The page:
- Reduced alert fatigue. The typical enterprise SecOps team fields thousands of security alerts every day. Without the benefit of automation, security analysts can easily spend the bulk of their time investigating false positives, while critical incidents fall through the cracks.
Incident response automation and ML technology can learn to recognize and automatically suppress false-positive alerts, thus significantly reducing alerting noise.
- Alert triage. After dismissing false alarms, tools then analyze, correlate and classify others according to severity. This helps streamline decision-making by flagging the most critical incidents for immediate human intervention.
- Automatic investigation and response. Some advanced automated incident response technology has functionality that moves beyond alert triage. Security orchestration, automation and response (SOAR) tools are capable of responding to incidents using policy-driven playbooks. For instance, if a system appears to have a ransomware infection, a SOAR platform might initiate an automated workflow to isolate it.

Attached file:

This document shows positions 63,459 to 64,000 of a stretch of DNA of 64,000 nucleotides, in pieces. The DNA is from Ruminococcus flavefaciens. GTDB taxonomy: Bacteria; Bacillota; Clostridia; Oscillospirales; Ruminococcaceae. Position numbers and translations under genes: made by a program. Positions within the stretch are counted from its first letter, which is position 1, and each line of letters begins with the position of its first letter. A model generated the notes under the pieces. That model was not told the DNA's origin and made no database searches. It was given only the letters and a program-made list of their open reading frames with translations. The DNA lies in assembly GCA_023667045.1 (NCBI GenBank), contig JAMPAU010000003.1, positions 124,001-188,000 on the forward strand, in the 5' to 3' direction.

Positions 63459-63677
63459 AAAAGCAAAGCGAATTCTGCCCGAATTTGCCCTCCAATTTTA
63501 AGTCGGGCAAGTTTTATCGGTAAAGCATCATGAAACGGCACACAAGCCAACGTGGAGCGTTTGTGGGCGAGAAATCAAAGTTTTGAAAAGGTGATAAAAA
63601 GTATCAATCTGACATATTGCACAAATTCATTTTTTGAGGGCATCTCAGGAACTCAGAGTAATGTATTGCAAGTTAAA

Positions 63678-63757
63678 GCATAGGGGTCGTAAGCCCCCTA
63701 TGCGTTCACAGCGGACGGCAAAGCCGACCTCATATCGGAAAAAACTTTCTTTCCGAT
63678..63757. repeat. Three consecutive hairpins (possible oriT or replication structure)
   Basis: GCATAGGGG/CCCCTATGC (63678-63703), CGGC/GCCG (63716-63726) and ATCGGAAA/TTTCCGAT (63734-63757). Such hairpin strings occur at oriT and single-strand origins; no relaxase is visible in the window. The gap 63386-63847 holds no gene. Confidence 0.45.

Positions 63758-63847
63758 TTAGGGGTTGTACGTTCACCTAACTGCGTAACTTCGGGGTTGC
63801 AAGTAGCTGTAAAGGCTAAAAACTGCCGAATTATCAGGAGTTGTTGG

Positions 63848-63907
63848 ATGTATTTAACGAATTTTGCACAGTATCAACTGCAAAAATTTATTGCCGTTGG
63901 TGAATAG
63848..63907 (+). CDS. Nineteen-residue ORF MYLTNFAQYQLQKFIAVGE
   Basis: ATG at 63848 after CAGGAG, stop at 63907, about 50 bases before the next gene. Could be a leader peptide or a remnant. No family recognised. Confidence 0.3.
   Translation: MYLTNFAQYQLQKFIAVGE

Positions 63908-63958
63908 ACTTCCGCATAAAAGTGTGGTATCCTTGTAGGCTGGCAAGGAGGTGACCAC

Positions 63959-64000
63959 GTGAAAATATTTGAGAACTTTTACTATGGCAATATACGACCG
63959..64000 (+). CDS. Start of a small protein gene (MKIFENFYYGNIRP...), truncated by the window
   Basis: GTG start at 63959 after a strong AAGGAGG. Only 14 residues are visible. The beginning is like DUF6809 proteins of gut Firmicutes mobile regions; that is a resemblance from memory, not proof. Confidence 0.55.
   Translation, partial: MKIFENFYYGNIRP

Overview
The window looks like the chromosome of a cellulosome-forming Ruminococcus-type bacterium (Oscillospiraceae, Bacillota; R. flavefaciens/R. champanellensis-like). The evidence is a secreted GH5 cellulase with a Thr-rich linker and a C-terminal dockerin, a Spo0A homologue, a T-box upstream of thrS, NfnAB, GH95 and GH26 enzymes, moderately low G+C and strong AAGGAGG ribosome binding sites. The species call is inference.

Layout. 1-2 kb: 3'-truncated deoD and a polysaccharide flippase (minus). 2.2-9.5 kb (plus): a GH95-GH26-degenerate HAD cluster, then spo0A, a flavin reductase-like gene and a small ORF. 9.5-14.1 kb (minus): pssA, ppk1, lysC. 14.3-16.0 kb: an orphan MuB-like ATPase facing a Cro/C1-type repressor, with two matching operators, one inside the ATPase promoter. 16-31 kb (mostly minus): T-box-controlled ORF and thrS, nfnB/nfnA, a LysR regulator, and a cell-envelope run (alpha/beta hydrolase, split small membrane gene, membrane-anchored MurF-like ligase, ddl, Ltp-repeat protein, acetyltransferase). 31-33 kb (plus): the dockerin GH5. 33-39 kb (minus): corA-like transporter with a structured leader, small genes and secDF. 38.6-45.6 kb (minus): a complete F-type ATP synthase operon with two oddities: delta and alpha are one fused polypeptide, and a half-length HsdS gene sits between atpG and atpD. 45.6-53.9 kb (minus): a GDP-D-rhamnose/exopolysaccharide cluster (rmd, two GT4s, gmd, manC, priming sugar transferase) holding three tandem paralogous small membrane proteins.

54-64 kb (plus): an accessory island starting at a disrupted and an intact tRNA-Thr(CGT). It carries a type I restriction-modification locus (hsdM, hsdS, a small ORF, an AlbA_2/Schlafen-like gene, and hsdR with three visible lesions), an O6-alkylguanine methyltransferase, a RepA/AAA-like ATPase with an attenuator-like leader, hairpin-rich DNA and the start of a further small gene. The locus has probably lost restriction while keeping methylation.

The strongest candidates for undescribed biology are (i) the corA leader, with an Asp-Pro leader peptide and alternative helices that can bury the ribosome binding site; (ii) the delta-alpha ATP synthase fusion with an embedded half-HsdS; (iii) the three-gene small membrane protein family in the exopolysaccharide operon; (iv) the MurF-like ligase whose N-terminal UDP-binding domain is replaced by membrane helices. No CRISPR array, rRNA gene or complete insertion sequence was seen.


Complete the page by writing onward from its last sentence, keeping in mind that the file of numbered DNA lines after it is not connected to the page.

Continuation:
These tools can also suggest response paths for SecOps pros as they work to remediate cyber threats.
- Automatic ticketing and alerting. Incident response technology can automatically open and manage tickets, as well as alert appropriate stakeholders to an incident and update them in real time.
- More effective use of human intelligence. In taking many routine, manual and repetitive tasks off security analysts' plates, incident response automation leaves them more time for advanced, high-value activities, such as responding to critical incidents and engaging in proactive threat hunting.
By automatically correlating event data from multiple sources, automation also reduces the amount of human investigation required to identify an incident's root cause.
- Faster response and resolution. By reducing mean time to detect (MTTD) an incident -- and by gathering, correlating and presenting contextual information from diverse data sources at the speed of machines and at scale -- automated incident response technology positions analysts to conduct their investigations of high-risk alerts as efficiently as possible. This should, in turn, lead to a shorter mean time to repair (MTTR), reducing attacker dwell times and minimizing damage to the organization.